We need to look at the problems of inequality, evictions and the crushing of low wage workers as crises of opportunity. We could continue along our current path with low wages, difficult to obtain mental health treatment, pitiful SSI benefits and exploitation by payday lenders, storage facilities and unscrupulous landlords. Or we could try fixing the system. The book Evicted suggests expanding the housing voucher program while at th same time prevent landlords from overcharging people the way they currently do.
Bernie Sanders and many low wage workers have raised the demand for a $15 per hour minimum wage. As I was driving downtown on our horrible main street, I wished that repaving our roads could be expanded to create more jobs. I wished that lead pipes could be removed the same way Madison, Wisconsin did it. That would create jobs.
I wish that the Consumer Financial Protection Bureau would begin stricter regulation of unfair lending practices. I wish that corporate wealth could be reined in and excess profits could be used for the common good. I wish for a lot of things that I am being told aren’t realistic. And that in the immediate future what will probably happen is the military get all the money it wants and spend most of it trying to fight terrorism. But the real face of terrorism is the crushing of our spirits by poverty, evictions and exploitation. We need a political revolution.
I just listened to the National Public Radio story about the federal suicide prevention hotline for veterans. Faced with a growing suicide rate of veterans and active duty personnel, President Obama called for increasing the telephone support available. we were losing more active duty troops to suicide than the number being killed in combat.
When I visit the VA the signs are everywhere promoting the hotline. Veterans are encouraged to Call the Veterans Crisis Line (1-800-273-8255 and Press 1) or chat online. Suicide has emerged as a greater threat to our military than terrorism as people weary from repeated deployments and family stresses take their own lives.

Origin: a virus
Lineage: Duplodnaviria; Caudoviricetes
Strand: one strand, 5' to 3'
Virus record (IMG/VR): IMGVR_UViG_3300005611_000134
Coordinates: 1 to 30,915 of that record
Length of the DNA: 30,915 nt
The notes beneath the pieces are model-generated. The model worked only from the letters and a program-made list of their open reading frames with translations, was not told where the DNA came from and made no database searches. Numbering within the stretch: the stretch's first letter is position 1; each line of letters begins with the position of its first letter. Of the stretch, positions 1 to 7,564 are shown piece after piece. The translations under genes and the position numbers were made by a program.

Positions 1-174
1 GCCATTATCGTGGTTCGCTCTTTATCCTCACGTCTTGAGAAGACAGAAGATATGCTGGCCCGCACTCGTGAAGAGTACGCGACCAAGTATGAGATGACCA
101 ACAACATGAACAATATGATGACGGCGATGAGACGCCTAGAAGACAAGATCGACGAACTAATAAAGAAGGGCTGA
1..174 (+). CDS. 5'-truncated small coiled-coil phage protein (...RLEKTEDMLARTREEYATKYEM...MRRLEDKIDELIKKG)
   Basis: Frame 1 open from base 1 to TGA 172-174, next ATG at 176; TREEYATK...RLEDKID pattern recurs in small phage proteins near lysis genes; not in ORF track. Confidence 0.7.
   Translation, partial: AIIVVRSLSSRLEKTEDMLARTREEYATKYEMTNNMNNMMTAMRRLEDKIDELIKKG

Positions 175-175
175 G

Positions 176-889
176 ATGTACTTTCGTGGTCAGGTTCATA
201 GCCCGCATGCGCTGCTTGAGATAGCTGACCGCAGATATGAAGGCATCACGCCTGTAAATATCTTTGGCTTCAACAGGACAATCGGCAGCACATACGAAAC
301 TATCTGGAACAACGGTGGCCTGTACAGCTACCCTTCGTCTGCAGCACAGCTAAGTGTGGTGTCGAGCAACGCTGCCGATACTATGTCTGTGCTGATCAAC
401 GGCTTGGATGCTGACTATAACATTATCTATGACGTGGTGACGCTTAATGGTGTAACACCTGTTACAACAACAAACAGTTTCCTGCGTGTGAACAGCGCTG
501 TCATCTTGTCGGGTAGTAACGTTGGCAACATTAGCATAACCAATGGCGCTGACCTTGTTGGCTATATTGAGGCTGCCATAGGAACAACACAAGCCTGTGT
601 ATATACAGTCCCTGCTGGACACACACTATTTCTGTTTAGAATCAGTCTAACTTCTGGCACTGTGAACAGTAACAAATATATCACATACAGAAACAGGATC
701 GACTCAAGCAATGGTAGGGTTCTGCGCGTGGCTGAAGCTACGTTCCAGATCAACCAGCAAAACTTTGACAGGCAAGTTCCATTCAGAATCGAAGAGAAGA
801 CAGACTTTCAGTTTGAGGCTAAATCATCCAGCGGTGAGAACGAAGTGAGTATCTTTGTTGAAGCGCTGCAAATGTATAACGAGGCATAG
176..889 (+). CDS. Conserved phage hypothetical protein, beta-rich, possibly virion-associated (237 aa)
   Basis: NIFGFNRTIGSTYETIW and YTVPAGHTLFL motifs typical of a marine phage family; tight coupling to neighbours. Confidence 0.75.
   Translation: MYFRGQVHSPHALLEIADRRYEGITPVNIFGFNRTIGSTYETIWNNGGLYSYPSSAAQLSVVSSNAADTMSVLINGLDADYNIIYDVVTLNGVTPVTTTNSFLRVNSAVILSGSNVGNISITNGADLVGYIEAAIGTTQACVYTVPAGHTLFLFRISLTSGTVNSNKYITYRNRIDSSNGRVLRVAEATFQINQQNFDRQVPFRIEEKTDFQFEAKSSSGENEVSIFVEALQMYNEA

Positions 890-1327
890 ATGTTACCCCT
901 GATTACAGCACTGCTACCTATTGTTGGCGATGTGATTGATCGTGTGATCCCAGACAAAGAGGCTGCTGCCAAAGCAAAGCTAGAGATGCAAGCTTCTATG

In a very real way this can be seen as blowback from the global war on terror which includes the longest war in American history. I know that the blowhards in the Bush administration who championed the Iraq and Afghanistan wars never gave a second thought about the impact of these wars on the troops and their families. They were brazen in their ability to ignore cries from across the globe to stop the wars before they began.
And now, after 4 years, these are President Obama’s wars. We have the low grade occupation in Iraq with so-called advisers and then there is the increasingly unpopular Afghanistan War that he thought that he could win. He too ignored the maxim of never fighting a land war in Asia. (The night shift arrives and the calls keep coming)
I think about the despair that must have carved holes in dozens of lives from returning combat veterans who were horrified by what they had done and witnessed. The upcoming battle over the nomination process for the secretary of defense will provide another opportunity for those who seek to continue the bloodbath to voice their opinions. They will say that the president must be prepared to back up the feverish rhetoric on Iran with the very real threat of launching an attack on people who pose no threat to Americans. And the secretary of defense must share that same passion for war.
At work last night in the mental hospital I heard Bob Dylan’s song Blowin in the Wind. There were those chilling words “too many people have died” referencing the wars we had fought up to that time. And yet a new generation has come and the wars keep coming and so do the calls to the suicide line.
The center piece of the NPR story was that the night shift had arrived and began taking calls but the real center piece is the failure of American foreign policy to negotiate, understand people in other countries and the limits of our ability to impose our way of life upon them. Those who suffer the consequences are the soldiers and their families. we can reduce the number of calls by ending the wars.
For the third time in the 8 years I have been a peer specialist a consumer with whom I have been associated has died. Each time there have been warning signs and each time I tried to offer support. As an atheist I see death as a finality, the nothingness into which we will all vanish at some point. It is not something to rejoice in hoping to overcome the sorrows of life. I do not look forward to seeing anyone in an after life. Which is why I tell people cling as tightly as you can to the one, wild precious life we are given.
But sometimes their grip on life is loosened by circumstance beyond our control. Often by the time I meet consumers they have experienced trauma, neglect and abuse. Often they have lived on the street and endured frost bite, extreme heat and everything in-between. You try and tell people to take better care of themselves but ultimately the decisions they make are theirs. And whether and how long they survive is up to them.
Thinking about this I posted reminders to my facebook friends about doing something fun. The time is now to create positive memories for one another. I would hate for us to part in anger and then learn that it was too late to repair the hurt feelings.
Even though I know instinctively we are not going to be able to bring everyone with us on the road to recovery it is always hard when someone leaves us far too early in life. Let those of us who remain redouble our efforts to live healthy and productive lives.